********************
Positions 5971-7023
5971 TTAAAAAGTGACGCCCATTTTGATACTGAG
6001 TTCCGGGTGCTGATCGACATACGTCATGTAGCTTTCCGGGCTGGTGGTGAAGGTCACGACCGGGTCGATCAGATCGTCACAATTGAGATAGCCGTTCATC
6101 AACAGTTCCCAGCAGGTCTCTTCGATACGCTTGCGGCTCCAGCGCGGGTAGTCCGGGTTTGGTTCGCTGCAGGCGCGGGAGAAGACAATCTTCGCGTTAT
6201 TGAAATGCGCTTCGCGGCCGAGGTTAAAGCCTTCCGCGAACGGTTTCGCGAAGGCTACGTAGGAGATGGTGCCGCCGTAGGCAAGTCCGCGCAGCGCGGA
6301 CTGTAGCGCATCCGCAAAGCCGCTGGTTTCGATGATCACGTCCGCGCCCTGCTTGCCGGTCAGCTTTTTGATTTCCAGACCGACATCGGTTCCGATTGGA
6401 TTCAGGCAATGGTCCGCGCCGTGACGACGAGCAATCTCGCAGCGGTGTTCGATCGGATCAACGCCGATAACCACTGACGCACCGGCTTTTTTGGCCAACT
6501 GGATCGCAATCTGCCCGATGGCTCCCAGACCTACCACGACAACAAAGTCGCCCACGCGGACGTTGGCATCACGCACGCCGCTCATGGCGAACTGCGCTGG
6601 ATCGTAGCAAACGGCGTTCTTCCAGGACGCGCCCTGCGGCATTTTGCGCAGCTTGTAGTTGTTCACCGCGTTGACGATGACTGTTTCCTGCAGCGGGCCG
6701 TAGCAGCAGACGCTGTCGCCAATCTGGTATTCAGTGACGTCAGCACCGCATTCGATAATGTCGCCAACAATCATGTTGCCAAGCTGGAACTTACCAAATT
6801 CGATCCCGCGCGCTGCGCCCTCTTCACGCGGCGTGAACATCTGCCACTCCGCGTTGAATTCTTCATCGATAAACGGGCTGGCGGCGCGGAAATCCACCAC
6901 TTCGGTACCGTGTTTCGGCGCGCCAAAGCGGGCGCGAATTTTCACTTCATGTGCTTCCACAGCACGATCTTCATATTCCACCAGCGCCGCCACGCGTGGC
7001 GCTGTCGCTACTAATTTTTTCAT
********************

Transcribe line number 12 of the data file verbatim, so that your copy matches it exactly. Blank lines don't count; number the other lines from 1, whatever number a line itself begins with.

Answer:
6901 TTCGGTACCGTGTTTCGGCGCGCCAAAGCGGGCGCGAATTTTCACTTCATGTGCTTCCACAGCACGATCTTCATATTCCACCAGCGCCGCCACGCGTGGC